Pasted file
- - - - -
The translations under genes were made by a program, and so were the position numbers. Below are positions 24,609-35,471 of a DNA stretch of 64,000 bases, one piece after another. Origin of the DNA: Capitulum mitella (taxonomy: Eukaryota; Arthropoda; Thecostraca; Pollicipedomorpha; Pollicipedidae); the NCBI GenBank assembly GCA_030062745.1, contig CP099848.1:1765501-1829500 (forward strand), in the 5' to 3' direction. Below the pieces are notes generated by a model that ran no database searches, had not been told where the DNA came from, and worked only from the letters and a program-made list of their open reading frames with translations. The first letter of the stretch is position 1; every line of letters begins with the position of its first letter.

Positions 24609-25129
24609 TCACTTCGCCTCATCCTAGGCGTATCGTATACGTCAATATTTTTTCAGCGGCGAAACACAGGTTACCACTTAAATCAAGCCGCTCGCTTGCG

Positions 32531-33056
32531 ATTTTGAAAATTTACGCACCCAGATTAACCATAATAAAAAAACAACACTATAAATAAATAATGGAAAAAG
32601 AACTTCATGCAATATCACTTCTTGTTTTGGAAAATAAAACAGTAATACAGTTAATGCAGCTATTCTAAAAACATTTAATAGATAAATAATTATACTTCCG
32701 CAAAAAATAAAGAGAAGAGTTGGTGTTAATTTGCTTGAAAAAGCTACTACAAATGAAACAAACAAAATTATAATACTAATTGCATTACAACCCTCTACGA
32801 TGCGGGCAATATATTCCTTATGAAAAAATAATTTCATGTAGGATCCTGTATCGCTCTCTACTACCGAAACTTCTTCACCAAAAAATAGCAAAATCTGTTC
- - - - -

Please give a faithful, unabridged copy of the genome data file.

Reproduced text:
The translations under genes were made by a program, and so were the position numbers. Below are positions 24,609-35,471 of a DNA stretch of 64,000 bases, one piece after another. Origin of the DNA: Capitulum mitella (taxonomy: Eukaryota; Arthropoda; Thecostraca; Pollicipedomorpha; Pollicipedidae); the NCBI GenBank assembly GCA_030062745.1, contig CP099848.1:1765501-1829500 (forward strand), in the 5' to 3' direction. Below the pieces are notes generated by a model that ran no database searches, had not been told where the DNA came from, and worked only from the letters and a program-made list of their open reading frames with translations. The first letter of the stretch is position 1; every line of letters begins with the position of its first letter.

Positions 24609-25129
24609 TCACTTCGCCTCATCCTAGGCGTATCGTATACGTCAATATTTTTTCAGCGGCGAAACACAGGTTACCACTTAAATCAAGCCGCTCGCTTGCG

Positions 32531-33056
32531 ATTTTGAAAATTTACGCACCCAGATTAACCATAATAAAAAAACAACACTATAAATAAATAATGGAAAAAG
32601 AACTTCATGCAATATCACTTCTTGTTTTGGAAAATAAAACAGTAATACAGTTAATGCAGCTATTCTAAAAACATTTAATAGATAAATAATTATACTTCCG
32701 CAAAAAATAAAGAGAAGAGTTGGTGTTAATTTGCTTGAAAAAGCTACTACAAATGAAACAAACAAAATTATAATACTAATTGCATTACAACCCTCTACGA
32801 TGCGGGCAATATATTCCTTATGAAAAAATAATTTCATGTAGGATCCTGTATCGCTCTCTACTACCGAAACTTCTTCACCAAAAAATAGCAAAATCTGTTC